Please pass the candied yams and the blinding rage.
Happy holidays and welcome to Thunderdome.
Two things that are often fraught, awkward, difficult, and maddening:
a) Talking about politics
b) Holiday family time
This year it's tough to know where one ends and the other begins.
That's why BuzzFeed Health reached out to clinical psychologist Andrea Bonior, PhD, author of Psychology: Essential Thinkers, Classic Theories, and How They Inform Your World, Colorado based clinical psychologist Stephanie Smith, and NYC-based psychotherapist and marriage counselor, Jean Fitzpatrick, PhD, to get their advice on how to deal with intense family time coming right on the heels of a super contentious election.
Know your role going in.
Way before you walk in the door, take some time to think about what you want your role to be in whatever discussions and arguments you're anticipating, Bonior tells BuzzFeed Health.
If you tend to be your family's peacekeeper and mediator in general, know that you might be expected to fulfill those duties when the political talk starts. Mediating might be a great way to avoid having to take sides and do battle, or it could be a totally draining way to spend your holiday. If you are someone who tends to throw themselves into debates and actually get really excited about them, think about whether that's likely to hold true at this particular time.
There's no right or wrong answer about choosing a role. The trick, says Bonior, is to think in advance about what's going to work for you so that you can make a game plan for yourself.
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Consider setting some ground rules ahead of time in a group email/text/call.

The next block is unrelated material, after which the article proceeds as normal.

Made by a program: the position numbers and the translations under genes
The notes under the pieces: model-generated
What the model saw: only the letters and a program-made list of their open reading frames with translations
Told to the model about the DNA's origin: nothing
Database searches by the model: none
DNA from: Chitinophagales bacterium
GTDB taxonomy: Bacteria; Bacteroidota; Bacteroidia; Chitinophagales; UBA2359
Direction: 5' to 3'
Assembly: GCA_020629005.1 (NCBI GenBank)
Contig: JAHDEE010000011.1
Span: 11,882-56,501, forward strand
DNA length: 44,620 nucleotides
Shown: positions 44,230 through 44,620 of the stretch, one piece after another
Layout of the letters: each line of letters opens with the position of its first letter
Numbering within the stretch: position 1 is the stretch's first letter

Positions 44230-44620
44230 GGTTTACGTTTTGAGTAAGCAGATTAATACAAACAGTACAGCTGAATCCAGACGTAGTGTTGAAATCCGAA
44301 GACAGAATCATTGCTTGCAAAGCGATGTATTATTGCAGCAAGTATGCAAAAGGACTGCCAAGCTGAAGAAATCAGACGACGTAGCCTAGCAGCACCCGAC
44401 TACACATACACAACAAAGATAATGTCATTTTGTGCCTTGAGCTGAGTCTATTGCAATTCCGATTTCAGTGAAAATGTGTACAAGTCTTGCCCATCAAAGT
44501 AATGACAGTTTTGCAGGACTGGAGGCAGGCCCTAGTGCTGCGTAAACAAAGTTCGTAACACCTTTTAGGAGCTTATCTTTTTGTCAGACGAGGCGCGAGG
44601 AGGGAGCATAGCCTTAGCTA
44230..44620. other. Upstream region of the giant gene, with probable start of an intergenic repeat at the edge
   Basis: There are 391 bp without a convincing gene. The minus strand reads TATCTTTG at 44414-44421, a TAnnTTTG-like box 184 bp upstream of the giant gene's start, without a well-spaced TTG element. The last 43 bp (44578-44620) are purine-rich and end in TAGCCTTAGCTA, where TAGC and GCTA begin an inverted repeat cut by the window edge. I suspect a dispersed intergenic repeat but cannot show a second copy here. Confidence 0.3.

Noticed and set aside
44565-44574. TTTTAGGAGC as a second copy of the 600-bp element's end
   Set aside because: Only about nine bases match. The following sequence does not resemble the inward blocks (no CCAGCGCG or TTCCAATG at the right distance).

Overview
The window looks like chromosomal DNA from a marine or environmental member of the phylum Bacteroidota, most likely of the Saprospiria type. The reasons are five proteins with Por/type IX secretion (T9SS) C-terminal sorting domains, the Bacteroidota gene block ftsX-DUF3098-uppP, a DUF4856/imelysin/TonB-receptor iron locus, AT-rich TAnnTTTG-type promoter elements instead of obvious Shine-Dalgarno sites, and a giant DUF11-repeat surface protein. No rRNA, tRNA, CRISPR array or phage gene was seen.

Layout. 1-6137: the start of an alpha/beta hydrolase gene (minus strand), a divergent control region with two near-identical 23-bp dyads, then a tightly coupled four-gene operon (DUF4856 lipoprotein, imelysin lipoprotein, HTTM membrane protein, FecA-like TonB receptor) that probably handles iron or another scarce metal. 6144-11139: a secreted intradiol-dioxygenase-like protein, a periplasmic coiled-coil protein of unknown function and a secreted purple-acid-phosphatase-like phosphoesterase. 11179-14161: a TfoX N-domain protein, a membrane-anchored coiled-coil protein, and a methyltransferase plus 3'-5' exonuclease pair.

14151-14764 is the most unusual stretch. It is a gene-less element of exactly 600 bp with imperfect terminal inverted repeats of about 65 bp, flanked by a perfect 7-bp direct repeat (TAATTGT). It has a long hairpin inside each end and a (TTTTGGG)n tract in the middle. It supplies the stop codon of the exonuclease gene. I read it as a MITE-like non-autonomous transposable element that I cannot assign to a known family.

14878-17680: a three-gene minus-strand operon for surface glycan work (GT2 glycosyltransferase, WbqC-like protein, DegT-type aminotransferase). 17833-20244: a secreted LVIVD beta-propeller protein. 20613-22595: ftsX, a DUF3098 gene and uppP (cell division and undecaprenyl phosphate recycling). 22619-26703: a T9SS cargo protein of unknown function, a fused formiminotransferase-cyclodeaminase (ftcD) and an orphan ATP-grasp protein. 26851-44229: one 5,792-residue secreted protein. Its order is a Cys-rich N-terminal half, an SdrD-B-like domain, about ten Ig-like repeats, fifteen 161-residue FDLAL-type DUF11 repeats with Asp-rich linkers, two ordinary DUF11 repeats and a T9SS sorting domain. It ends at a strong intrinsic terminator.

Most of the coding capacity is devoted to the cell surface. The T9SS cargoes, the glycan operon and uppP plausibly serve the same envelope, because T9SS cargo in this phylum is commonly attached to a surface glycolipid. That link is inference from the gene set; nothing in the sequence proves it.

One way to get everyone on the same page before the day of is to attempt some ground rules for talking politics, says Bonior. You can suggest allowing a specific window of time for election-related discussion, say no longer than 30 or 45 minutes. Or maybe only during the first part of the night when people are having their first drink and picking at appetizers. Or perhaps once the third bottle of wine comes out, the election talk comes to an end.
You can also set other ground rules — perhaps someone who's always impartial can mediate, everyone can agree to not raise their voice, etc.
Don’t use the holiday get together as an opportunity to unload all your pent up anger and frustration about the election.
Feeling anger and anxiety isn't bad, but understand that if those emotions are overwhelming you, it may be best to avoid having political conversations for the time being.
So although it may seem like the perfect time to school your relatives all in one go, it's likely not going to be beneficial if it's coming from a place of pent up anger and frustration.
“If you're already feeling anxiety and rage before even starting the conversation, then it's not going to end well, and you should consider going for a walk, working out, or anything that will help you relax a bit,” Fitzpatrick says.
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